Monday, 9 March 2015
Curiosities and Millie
Striking catkins dangling on a hazel tree are a reassuring sign that spring is on its way. These catkins are all male; watching them dance in the wind is a pretty spectacle all on its own, but knowing that this dance is also a fertility rite, and that the wind is busy pollinating them, gives added meaning to the display.
Squirrels have made good use of the fruits resulting from this annual period of mad procreation. Peering into a hollowed out fence post I found this cache of emptied hazel nut shells. I wonder if squirrels used the hollow for storing their autumn loot or if they came here to crack them open and eat the tasty kernels, leaving the shells behind?
A toothless tree witch watches over it all. Deep eye sockets, a bulbous nose and petrified braids of grey hair complete her picture. A sight to frighten children.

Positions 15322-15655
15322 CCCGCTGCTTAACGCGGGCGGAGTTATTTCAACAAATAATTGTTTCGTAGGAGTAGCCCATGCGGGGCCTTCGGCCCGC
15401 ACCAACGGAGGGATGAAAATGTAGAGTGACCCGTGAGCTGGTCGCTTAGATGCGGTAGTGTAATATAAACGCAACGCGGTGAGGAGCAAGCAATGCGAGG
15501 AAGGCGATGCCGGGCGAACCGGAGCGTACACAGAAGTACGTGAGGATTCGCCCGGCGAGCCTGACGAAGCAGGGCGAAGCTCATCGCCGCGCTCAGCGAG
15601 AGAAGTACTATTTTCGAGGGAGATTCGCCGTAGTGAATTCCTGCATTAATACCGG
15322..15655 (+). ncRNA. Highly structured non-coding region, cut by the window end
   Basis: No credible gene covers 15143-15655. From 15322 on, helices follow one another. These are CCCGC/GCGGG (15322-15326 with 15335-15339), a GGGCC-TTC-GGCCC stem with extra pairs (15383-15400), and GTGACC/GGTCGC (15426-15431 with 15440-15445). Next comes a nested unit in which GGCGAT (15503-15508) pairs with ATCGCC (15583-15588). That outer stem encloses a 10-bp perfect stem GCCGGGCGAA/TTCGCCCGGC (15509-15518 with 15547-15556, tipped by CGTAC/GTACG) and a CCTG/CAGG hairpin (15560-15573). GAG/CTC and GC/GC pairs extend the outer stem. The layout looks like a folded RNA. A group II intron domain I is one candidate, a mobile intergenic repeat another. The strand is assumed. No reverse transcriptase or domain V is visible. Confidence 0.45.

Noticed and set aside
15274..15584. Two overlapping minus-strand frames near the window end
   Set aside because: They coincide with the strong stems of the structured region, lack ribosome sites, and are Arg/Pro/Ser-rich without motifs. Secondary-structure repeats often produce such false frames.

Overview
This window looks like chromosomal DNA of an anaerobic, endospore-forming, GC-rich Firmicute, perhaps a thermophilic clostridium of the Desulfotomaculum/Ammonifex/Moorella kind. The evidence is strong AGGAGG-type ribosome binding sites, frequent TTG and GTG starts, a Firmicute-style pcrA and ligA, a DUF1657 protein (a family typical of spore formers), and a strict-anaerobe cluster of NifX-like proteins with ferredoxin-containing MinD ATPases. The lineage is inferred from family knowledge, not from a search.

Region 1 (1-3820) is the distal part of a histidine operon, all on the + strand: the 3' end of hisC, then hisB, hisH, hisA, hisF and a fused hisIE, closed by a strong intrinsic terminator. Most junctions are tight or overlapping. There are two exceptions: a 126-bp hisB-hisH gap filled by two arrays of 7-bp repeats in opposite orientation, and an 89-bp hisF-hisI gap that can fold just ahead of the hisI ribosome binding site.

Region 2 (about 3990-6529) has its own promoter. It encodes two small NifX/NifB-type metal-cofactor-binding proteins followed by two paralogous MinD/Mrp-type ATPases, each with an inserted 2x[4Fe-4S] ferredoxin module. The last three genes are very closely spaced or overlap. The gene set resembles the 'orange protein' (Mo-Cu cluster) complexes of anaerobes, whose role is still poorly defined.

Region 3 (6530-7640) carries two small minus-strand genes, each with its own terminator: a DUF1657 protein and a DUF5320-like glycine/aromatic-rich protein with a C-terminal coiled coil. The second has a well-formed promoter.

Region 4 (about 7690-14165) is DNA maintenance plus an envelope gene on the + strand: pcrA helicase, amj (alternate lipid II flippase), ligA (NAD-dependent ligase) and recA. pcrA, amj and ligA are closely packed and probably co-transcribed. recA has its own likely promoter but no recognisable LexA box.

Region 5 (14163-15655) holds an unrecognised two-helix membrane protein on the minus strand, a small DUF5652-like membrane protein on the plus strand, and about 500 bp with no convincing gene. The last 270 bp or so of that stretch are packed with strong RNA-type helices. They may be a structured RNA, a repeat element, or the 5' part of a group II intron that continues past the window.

Millie isn’t frightened of anything, not even having her stitches removed. The vet and a nurse got hold of her between them, turned her over forcibly and went to work. Her hind leg trembled a bit but her tail kept thumping the floor. Funny girl.
The lump removed from her groin is a malignant Fibrosarcoma; the good news is that the likelihood of metastases is low and the sarcoma is not particularly invasisve. The vet has removed all of it, including a few millimetres of healthy tissue, which means that she is now probably clear of cancer. I sincerely hope so, both my previous labradors developed terminal cancer. As Millie will most likely be our last dog (famous last words) I hope that the lab report’s final sentence is true: ... "long term prognosis is good”.